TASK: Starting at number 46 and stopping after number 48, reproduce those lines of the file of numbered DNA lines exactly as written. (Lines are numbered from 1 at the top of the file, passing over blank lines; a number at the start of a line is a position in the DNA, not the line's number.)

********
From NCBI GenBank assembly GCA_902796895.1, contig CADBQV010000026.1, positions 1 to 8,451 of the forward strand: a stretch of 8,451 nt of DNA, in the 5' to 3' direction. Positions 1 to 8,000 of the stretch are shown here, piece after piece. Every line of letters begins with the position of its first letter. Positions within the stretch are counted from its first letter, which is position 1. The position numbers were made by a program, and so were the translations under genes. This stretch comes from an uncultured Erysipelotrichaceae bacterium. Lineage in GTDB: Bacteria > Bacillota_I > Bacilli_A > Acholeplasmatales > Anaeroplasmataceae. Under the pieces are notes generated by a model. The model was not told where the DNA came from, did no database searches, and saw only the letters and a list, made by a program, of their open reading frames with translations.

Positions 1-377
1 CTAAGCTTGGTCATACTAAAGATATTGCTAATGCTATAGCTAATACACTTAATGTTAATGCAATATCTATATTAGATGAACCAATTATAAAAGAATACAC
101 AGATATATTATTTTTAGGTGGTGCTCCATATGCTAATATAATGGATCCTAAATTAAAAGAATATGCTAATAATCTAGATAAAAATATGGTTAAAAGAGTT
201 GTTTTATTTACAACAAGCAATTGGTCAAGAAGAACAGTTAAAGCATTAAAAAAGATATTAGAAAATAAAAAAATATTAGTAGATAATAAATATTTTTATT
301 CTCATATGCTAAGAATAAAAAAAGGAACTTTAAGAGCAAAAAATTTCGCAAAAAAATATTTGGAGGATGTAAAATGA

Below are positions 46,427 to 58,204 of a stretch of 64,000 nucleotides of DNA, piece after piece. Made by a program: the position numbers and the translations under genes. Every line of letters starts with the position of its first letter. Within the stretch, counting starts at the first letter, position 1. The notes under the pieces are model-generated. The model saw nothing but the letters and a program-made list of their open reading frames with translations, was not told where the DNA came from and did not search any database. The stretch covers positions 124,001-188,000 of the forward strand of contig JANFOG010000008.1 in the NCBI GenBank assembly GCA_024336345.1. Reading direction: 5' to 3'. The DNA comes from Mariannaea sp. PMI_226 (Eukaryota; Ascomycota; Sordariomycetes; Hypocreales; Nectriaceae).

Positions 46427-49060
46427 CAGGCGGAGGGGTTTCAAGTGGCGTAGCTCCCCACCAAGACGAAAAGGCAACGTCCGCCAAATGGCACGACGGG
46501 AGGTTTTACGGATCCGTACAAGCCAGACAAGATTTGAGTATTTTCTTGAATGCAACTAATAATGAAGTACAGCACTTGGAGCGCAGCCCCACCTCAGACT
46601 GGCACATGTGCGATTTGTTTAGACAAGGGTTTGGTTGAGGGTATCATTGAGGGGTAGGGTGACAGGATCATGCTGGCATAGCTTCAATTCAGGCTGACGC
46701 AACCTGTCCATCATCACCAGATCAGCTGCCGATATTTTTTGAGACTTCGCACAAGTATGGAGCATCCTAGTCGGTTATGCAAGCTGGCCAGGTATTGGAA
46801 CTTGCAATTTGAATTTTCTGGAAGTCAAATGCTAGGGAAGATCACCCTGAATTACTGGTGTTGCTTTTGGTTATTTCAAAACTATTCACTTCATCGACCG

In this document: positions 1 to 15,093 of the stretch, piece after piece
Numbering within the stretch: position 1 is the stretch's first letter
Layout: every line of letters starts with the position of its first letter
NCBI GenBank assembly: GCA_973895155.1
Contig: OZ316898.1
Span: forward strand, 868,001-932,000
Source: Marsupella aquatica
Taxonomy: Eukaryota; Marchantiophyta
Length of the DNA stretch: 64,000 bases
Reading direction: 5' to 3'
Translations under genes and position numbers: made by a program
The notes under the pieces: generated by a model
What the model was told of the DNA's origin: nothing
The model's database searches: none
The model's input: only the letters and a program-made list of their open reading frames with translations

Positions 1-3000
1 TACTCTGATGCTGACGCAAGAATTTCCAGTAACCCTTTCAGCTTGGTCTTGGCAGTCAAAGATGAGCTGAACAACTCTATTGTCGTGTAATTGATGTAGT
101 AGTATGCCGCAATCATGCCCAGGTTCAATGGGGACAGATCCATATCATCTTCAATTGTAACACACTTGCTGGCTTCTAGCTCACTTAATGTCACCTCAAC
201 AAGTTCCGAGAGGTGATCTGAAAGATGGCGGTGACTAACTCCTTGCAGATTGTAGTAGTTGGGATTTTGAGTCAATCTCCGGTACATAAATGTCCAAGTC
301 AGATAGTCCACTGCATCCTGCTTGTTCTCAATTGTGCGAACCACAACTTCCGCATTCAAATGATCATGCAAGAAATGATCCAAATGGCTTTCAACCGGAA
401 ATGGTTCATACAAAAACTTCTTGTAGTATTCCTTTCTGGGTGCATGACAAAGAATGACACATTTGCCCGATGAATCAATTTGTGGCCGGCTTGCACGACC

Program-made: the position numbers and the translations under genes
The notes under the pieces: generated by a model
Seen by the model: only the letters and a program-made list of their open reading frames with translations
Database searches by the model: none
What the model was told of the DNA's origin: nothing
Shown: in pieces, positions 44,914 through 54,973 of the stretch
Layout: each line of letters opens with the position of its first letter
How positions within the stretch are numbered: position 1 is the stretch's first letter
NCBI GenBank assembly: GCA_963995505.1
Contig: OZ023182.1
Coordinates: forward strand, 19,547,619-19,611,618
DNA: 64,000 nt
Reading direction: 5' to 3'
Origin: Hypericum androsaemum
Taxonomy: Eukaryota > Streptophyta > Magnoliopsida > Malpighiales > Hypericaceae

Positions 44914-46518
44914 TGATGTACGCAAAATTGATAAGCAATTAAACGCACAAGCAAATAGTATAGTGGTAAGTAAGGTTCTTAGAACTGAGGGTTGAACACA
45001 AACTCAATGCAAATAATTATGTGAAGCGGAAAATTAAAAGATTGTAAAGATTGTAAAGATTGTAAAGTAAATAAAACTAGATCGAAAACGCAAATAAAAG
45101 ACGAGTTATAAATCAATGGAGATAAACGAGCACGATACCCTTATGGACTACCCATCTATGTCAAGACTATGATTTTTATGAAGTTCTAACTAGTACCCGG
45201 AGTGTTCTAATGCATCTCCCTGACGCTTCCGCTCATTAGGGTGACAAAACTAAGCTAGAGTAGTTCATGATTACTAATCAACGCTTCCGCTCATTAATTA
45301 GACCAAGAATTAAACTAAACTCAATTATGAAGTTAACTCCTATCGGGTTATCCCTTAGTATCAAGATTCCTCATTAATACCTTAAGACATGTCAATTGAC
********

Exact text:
DNA: 64,000 nt
Reading direction: 5' to 3'
Origin: Hypericum androsaemum